High school

This is where things change. Once you are done with elementary school, you have to go to high school. There are no such things as middle school here. High school lasts 5 years, so you will be there from the age of 12 until you are 17.

You have the choice between private and public schools. In sixth grade, you’ll probably have toured a couple of schools with your parents (in my city, you have a choice of 4 public schools and 4 private high schools), applied for them and did a test (at least for private ones).

Let me be honest here. I went to an all-girl private school, and I do think private education is better than the public system, at least in my city. I’ve had a wonderful experience in high school, and while it did have its ups and downs, I would go back in a heartbeat. I’ve met incredible teachers that were passionate about their jobs and loved the students. I learned things and went places. I’ve learned to work hard and to give my best in everything I do. I loved my experience, and I think it was worth every penny. And I also did see a difference when I arrived in CEGEP. I was more organized, I seemed to have acquired more methodological skills, and seemed to know more about the subjects that were taught. I’m not saying I was the best, never would I go that far, but the adaptation was easier for me than it was for people who went to public school.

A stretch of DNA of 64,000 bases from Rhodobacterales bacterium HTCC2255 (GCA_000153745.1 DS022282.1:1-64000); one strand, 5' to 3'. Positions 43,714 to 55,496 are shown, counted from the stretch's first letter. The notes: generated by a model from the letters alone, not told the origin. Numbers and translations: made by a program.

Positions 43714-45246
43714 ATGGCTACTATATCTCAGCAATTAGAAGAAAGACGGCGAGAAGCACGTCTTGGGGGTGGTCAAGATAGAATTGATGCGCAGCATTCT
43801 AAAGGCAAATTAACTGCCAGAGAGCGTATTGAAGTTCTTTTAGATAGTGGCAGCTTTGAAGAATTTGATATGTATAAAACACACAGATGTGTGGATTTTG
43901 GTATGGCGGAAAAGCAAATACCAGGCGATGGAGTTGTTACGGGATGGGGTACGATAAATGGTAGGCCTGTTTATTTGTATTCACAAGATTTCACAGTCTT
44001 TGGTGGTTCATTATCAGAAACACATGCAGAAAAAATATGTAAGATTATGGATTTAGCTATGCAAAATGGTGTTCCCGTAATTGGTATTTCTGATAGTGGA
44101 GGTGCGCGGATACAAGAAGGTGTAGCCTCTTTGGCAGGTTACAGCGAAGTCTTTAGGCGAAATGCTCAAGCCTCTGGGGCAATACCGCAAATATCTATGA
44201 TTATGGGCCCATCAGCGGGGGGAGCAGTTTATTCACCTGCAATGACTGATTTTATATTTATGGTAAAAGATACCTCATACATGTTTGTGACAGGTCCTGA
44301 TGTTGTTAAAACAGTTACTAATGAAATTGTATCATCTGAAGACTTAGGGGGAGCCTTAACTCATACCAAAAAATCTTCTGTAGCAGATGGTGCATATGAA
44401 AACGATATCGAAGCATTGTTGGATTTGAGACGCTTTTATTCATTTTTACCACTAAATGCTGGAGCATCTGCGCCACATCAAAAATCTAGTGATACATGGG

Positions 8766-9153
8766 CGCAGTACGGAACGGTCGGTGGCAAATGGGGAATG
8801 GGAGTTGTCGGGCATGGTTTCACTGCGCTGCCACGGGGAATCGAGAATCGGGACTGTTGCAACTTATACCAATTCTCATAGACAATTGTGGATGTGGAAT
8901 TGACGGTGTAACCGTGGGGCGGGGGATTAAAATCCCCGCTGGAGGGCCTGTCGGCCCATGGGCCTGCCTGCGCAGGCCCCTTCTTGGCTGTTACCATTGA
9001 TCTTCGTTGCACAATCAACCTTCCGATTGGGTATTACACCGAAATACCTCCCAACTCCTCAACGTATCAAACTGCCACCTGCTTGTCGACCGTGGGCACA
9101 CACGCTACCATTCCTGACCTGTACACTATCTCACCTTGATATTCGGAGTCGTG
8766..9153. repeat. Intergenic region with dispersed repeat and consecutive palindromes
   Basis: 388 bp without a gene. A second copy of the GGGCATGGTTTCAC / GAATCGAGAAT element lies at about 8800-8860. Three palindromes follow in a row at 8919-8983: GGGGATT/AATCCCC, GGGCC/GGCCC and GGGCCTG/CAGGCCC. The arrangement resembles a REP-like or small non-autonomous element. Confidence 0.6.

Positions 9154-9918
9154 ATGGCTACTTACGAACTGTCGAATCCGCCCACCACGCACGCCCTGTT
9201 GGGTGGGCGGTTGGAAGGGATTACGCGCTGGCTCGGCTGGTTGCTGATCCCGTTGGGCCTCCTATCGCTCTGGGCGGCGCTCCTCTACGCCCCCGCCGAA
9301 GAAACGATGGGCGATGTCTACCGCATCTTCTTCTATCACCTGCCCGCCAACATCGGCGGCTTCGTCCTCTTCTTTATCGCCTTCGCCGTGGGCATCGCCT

As for classes, high school covers all kind of subjects: French, English, physical education, history, ethics and religions… and the list goes on! Mathematics are all the same for everyone until you reach secondary 4, then you have to choose between advanced and regular maths. Same goes for sciences. Everyone has the same classes until secondary 5. Then, you can either decide to continue down the sciences path and choose chemistry and/or physics, or you can decide to completely ditch sciences and go with history of the 20th century and economy. You also have to choose one “art” class throughout your five years. In my school, I had to choose between visual arts, dance, music, drama. As an IB student, I also had Spanish classes from secondary 1 to 3.